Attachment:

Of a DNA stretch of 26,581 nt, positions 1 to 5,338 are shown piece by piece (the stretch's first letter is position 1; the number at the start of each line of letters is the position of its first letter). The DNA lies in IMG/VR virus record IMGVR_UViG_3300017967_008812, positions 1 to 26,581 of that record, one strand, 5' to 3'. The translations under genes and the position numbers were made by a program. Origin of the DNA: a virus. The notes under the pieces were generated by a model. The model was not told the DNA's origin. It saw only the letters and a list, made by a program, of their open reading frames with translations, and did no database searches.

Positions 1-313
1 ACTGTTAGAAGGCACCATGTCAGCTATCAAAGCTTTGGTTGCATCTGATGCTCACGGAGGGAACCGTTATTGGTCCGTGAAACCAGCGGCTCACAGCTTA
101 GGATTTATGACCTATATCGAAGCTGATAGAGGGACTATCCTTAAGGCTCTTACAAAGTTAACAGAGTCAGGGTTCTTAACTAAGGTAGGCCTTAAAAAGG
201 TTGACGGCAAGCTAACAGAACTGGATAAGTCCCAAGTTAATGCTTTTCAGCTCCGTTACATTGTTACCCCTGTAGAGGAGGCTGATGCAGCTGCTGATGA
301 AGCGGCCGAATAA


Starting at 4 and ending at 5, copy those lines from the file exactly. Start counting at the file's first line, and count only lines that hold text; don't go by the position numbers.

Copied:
101 GGATTTATGACCTATATCGAAGCTGATAGAGGGACTATCCTTAAGGCTCTTACAAAGTTAACAGAGTCAGGGTTCTTAACTAAGGTAGGCCTTAAAAAGG
201 TTGACGGCAAGCTAACAGAACTGGATAAGTCCCAAGTTAATGCTTTTCAGCTCCGTTACATTGTTACCCCTGTAGAGGAGGCTGATGCAGCTGCTGATGA